Moving on.

Over the last couple of weeks, I have compulsively (and relentlessly) shared bits of Andrew Nikiforuk’s The Energy of Slaves on this site, as well as on Twitter.

Nikiforuk’s thesis – that the deadly indignity of human slavery exists along the same capital-accumilation-excuses-everything trajectory as the egregious exploitation of natural resources – is hugely, hugely problematic in terms of humanism and racism. But it is also a weighty damnation of neoliberalism and consumer culture.

Thanks to Nikiforuk’s research, my future reading plans include: Terry Lynn Karl, Vaclav Smil, Charles Hall, Nicolas Georgescu-Roegen, Jacques Ellul, Frederick Soddy, John Ruskin, Fred Cottrell, Jonathan Watts, and – years overdue – Vandana Shiva.

One last startling quotation before I move on:

I summon my blue-eyed slaves anytime it pleases me. I command the Americans to send me their bravest soldiers to die for me. Anytime I clap my hands a stupid genie called the American ambassador appears to do my bidding. When the Americans die in my service their bodies are frozen in metal boxes by the U.S. Embassy and American airplanes carry them away, as if they never existed. Truly, America is my favourite slave. (168)

King Fahid bin Abdul Aziz, describing Saudi-American relations in 1993, qtd. in Nikiforuk, Andrew. The Energy of Slaves: Oil and the New Servitude. Madeira Park, BC: Douglas & McIntyre, 2012. EPUB file.

Oil and obsolescence.

For nearly one hundred years, industry had manufactured general goods by burning one pound of fossil fuel for every pound of plastic or metal product. A typical car, for example, required less fuel to build than it consumed during its lifetime on the road. The digital revolution has turned this equation upside down. A laptop requires 26.5 pounds of oil for every pound of computer. Given that most laptops don’t last more than three years, the majority of energy consumed in a computer takes place during its construction in Asian factories operating under slave-like conditions. Technological obsolescence may represent the greatest oil spill the world has ever seen.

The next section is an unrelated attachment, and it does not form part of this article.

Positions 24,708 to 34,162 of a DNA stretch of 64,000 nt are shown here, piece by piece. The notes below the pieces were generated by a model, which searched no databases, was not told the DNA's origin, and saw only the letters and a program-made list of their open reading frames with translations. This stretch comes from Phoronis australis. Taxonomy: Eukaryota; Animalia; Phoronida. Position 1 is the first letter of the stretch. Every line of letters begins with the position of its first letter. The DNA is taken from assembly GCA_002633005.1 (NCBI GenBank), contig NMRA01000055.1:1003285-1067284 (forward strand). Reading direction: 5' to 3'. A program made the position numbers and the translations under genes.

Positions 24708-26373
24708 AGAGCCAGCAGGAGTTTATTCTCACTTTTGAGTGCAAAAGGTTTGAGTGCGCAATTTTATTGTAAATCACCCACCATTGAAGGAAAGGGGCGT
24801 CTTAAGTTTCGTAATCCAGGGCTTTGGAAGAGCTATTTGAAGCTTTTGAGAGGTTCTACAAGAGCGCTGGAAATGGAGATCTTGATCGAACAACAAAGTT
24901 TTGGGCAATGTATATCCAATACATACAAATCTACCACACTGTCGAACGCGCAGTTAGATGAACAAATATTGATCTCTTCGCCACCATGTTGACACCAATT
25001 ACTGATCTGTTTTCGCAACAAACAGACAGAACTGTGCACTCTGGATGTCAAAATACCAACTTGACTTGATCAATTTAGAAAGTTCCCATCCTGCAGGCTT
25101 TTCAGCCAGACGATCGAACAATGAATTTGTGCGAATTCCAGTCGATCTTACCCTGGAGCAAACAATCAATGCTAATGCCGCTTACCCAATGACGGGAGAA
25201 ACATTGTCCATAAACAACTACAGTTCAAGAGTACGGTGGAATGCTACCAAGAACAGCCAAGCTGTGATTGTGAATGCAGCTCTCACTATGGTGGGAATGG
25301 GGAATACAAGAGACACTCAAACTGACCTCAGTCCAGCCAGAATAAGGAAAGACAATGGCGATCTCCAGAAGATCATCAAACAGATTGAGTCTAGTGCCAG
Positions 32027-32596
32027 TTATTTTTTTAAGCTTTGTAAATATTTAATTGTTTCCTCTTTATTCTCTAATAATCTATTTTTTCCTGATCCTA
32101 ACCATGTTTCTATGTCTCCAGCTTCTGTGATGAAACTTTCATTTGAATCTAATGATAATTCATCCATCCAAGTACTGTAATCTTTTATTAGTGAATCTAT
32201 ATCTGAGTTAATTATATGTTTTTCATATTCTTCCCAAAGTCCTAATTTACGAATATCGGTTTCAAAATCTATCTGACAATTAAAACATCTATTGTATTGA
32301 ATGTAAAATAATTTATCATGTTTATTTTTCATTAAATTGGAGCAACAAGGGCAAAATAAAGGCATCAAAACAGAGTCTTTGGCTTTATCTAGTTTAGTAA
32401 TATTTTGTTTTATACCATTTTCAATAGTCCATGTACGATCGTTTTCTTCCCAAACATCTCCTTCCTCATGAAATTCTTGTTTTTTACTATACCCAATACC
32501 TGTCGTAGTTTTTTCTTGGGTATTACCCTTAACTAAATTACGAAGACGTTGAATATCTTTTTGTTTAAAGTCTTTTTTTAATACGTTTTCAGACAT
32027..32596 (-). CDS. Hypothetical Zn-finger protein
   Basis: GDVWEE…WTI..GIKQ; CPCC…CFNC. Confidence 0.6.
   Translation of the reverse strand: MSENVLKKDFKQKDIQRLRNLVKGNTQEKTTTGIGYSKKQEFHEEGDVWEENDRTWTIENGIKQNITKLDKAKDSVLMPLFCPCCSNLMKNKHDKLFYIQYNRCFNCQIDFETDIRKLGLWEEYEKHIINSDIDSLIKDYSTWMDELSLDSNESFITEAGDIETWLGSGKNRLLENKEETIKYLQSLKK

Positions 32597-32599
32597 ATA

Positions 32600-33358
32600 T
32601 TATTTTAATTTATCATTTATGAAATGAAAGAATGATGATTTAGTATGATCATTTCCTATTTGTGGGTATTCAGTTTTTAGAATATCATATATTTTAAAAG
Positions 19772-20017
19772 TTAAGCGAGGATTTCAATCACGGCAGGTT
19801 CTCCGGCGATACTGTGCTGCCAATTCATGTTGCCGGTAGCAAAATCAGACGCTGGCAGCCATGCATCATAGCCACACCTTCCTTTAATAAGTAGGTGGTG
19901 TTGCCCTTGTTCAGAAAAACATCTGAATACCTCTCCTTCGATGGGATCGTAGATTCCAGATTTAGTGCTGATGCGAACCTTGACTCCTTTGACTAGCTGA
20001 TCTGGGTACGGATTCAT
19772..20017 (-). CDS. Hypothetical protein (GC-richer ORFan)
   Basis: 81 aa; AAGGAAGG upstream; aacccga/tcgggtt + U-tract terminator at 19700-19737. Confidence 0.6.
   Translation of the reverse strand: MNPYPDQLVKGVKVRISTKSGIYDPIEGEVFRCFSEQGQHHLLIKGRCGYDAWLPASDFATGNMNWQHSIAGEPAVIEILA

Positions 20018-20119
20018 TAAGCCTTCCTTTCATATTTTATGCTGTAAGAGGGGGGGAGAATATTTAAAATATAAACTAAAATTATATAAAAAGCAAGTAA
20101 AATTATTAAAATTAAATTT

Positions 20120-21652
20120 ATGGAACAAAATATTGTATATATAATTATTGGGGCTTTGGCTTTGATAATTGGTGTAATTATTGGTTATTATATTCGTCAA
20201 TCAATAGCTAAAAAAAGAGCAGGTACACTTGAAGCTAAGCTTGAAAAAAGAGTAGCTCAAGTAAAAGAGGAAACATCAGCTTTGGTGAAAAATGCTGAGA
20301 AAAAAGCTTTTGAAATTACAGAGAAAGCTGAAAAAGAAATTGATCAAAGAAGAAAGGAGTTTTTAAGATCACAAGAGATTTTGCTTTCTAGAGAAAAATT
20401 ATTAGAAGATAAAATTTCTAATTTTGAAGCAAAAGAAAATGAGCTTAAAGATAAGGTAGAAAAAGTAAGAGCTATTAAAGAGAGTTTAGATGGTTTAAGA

From: Nikiforuk, Andrew. The Energy of Slaves: Oil and the New Servitude. Madeira Park, BC: Douglas & McIntyre, 2012. EPUB file.

Natural capital.

In 1969, [engineer, architect, and futurist Buckminster] Fuller asked J. Fran├žois de Chadenedes, a petroleum geologist, to figure out what it cost Mother Nature to make one gallon of petroleum. The innovator instructed the geologist to include the cost of photosynthesis as well as the slow cooking by heat and pressure into crude over millions of years. De Chadenedes obliged, estimating the price at more than $1 million per gallon. (62)

From: Nikiforuk, Andrew. The Energy of Slaves: Oil and the New Servitude. Madeira Park, BC: Douglas & McIntyre, 2012. EPUB file.

Joyriding.

We probably have a right to prefer our thousandth joy ride to the thousandth joy ride of our grandchildren, but whether we have the right to deprive them of their only ride in order that we may indulge ourselves with two thousand such rides is another question. (45)

Economist John Ise, qtd. in: Nikiforuk, Andrew. The Energy of Slaves: Oil and the New Servitude. Madeira Park, BC: Douglas & McIntyre, 2012. EPUB file.